Study says CV could face shortage in hospital beds if COVID-19 peaks
CEBU CITY, Philippines–A study from the University of the Philippines (UP) COVID-19 Pandemic Response Team titled Estimating Local Healthcare Capacity to Deal with COVID-19 Case Surge: Analysis and Recommendations revealed that Central Visayas could be facing shortage of hospital beds if the coronavirus disease 2019 (COVID-19) crisis peaks.
UP said the study was intended to illustrate possible scenarios regarding healthcare capacities as the number of COVID-19 cases in the country continue to rise, and to further explain on the need to #FlattenTheCurve.
“Should the number of infected people rapidly rise, there may come a time when the hospital care resources will be overwhelmed,” stated UP.
They noted analysis was done with the assumption that approximately 80 percent of the existing hospital beds are already occupied by patients with other illnesses.
Experts from the country’s national university projected that Central Visayas could have at least 414 COVID-19 patients who will be admitted to Intensive Care Units (ICU) in ‘a peak COVID-19 crisis scenario’.
”In a scenario at the peak of the COVID-19 crisis, where a COVID-positive person can infect two others (R0=2), our simulations show that about 51,933 Filipinos will need hospitalization,” the study stated.
However, UP warned that there would not be enough ICU beds to accommodate such possibility in Central Visayas, adding that it only has 164 ICU beds.
“There is a lack of available critical care beds because across the country, there are only a little over 2,000 ICU beds to cater to the projected 8,800 to 19,800 critical COVID-19 cases,” the team added.
In terms of severe and critical cases, UP found out that there are 5,286 beds from Level 2 and 3 hospitals available for Central Visayas.
They are projecting that the region could be suffering from ‘mild shortage’ when the COVID-19 crisis peaks with 1,628 individuals needing hospital care.
The Philippines has a total of 67, 119 beds from the 456 Level 2 and 3 hospitals nationwide.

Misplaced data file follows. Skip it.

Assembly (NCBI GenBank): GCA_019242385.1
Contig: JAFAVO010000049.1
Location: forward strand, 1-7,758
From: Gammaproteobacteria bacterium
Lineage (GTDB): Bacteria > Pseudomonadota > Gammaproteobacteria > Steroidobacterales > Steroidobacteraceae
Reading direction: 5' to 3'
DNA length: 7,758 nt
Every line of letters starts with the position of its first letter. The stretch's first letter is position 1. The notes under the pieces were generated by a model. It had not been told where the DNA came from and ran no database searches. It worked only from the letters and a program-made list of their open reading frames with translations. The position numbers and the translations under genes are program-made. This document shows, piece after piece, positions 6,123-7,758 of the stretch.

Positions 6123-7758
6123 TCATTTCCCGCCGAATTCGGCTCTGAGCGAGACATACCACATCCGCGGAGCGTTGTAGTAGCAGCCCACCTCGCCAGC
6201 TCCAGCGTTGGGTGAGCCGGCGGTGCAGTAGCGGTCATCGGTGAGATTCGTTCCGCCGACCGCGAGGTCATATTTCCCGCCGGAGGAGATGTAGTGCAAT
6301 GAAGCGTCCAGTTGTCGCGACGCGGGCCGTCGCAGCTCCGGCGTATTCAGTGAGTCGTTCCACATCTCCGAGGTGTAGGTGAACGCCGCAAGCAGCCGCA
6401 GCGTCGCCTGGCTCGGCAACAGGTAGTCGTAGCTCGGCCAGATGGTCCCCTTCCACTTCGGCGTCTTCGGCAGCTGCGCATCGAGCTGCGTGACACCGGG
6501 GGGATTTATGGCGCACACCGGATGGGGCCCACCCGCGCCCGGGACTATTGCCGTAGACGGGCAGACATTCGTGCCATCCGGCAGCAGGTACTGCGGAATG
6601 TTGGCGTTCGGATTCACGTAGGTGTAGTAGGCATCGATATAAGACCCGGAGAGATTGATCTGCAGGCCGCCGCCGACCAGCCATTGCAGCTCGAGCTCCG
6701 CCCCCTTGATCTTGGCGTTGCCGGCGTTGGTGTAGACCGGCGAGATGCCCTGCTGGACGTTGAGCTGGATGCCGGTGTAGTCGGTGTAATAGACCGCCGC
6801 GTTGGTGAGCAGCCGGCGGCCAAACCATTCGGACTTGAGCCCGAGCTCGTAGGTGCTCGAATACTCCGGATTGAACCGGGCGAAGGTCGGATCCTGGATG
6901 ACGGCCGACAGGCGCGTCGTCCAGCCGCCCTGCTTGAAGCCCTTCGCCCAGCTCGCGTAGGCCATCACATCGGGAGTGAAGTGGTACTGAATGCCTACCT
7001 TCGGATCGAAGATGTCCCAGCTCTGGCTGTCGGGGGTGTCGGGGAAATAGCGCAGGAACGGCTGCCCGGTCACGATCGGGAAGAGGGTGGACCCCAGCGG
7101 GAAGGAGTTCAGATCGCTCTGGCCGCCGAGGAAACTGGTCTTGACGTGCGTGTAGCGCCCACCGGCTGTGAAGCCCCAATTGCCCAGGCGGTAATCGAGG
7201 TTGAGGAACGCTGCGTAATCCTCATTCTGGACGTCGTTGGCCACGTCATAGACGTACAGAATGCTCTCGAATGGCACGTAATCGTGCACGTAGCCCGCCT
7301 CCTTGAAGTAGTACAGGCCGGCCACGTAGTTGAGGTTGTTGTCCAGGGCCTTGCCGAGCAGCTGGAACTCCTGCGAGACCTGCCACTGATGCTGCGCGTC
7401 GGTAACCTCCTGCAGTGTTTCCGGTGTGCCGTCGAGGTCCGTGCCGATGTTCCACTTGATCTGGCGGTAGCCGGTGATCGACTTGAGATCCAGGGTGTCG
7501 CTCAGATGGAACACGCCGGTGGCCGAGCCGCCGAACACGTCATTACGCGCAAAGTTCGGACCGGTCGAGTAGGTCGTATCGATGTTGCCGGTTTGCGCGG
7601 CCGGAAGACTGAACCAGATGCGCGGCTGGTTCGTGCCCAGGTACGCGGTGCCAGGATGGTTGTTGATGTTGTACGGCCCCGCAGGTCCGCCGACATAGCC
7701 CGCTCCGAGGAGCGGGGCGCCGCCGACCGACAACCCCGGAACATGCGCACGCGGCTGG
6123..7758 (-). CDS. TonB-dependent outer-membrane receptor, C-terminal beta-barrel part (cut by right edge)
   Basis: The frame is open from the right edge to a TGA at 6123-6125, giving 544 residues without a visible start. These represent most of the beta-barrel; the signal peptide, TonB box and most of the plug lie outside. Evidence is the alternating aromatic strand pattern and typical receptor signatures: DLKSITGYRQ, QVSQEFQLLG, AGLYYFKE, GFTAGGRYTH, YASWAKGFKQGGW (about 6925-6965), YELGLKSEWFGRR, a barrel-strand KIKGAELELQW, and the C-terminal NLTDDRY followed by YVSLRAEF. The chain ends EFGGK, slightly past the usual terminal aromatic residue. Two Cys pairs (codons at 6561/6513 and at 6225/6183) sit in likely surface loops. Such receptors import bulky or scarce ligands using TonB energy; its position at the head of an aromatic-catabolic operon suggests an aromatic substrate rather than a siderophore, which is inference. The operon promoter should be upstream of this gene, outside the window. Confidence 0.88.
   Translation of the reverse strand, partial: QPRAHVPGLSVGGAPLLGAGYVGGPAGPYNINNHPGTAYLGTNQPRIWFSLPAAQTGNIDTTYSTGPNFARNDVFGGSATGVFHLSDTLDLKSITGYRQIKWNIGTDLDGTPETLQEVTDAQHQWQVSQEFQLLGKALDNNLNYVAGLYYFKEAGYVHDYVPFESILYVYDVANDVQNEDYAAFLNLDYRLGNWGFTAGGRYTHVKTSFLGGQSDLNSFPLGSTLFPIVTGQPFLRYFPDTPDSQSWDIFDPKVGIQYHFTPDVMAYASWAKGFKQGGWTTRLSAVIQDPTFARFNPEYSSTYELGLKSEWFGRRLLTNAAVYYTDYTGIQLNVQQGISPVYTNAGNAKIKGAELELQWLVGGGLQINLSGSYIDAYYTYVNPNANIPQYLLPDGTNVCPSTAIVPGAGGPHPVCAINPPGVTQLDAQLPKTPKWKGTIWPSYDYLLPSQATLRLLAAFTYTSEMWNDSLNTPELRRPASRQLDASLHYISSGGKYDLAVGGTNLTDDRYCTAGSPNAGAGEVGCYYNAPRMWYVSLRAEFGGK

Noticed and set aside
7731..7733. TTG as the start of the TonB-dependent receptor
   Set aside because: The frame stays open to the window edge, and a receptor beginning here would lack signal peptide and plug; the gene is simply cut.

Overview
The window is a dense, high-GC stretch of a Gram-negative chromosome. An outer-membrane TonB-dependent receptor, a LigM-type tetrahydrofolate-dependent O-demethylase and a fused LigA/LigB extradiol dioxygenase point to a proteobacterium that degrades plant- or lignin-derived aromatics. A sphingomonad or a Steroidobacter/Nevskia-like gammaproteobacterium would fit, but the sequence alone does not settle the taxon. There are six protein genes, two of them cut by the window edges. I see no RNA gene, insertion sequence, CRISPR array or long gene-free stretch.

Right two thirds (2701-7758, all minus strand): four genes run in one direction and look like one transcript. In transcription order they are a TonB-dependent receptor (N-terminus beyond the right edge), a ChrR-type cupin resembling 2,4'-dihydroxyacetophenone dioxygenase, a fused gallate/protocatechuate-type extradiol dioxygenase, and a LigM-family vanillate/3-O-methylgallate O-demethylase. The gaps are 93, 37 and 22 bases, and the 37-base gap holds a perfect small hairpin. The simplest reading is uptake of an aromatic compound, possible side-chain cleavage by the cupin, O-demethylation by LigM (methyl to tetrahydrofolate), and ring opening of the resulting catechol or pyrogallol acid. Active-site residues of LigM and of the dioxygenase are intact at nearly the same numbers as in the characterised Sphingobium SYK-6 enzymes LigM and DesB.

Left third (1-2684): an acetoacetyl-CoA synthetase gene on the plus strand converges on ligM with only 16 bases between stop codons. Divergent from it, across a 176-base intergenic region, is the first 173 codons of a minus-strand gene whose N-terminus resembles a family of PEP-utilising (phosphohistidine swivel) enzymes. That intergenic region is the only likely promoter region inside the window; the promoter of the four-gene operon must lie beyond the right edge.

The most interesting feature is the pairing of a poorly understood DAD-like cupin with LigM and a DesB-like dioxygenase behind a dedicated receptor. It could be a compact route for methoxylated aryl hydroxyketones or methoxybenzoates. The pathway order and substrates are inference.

“Approximately 35,000 additional beds are required to accommodate the peak number of cases in a scenario wherein the reproductive number is 2. Certain regions (including Region 7) may need to stretch their capacities to accommodate the cases during the peak,” UP said.
Based on COVID-19 statistics made last April 16, researchers said most Filipinos, or around 81 percent who are infected with the virus, exhibit ‘uncomplicated or mild illness’ and do not need hospitalization.
This means that the remaining 14 percent who develop severe illness has to be admitted for oxygen therapy, and the 5 percent requiring ICU treatment.
Aside from actual hospital beds, UP also found out that the ratio between health practitioners – such as doctors, nurses and medical technologists – and the general public in Central Visayas is below the average recommendation of the World Health Organization (WHO).
In the region. the team said that for every 10,000 people, there are only 2.9 doctors, 9.9 nurses, 1.2 medical technologists, and 6.6 medical beds.
“There are, on the average, 3.7 doctors per 10,000 population in the Philippines. This is below the World Health Organization-prescribed ratio of 1 doctor for 1,000 persons (or 10 per 10,000),” UP said.
“If we are not able to “flatten the curve” or significantly reduce the transmission of the COVID-19 virus in the Philippines through the enhanced community quarantine ECQ, the healthcare system will be overwhelmed way beyond their capacity as clearly seen in the relatively low number of hospital and ICU beds,” they added.
As of Monday, the country has recorded 6,459 confirmed cases of COVID-19 with 613 recoveries and 428 deaths. Central Visayas has 191 confirmed cases with 23 laboratory negatives and nine deaths. /bmjo
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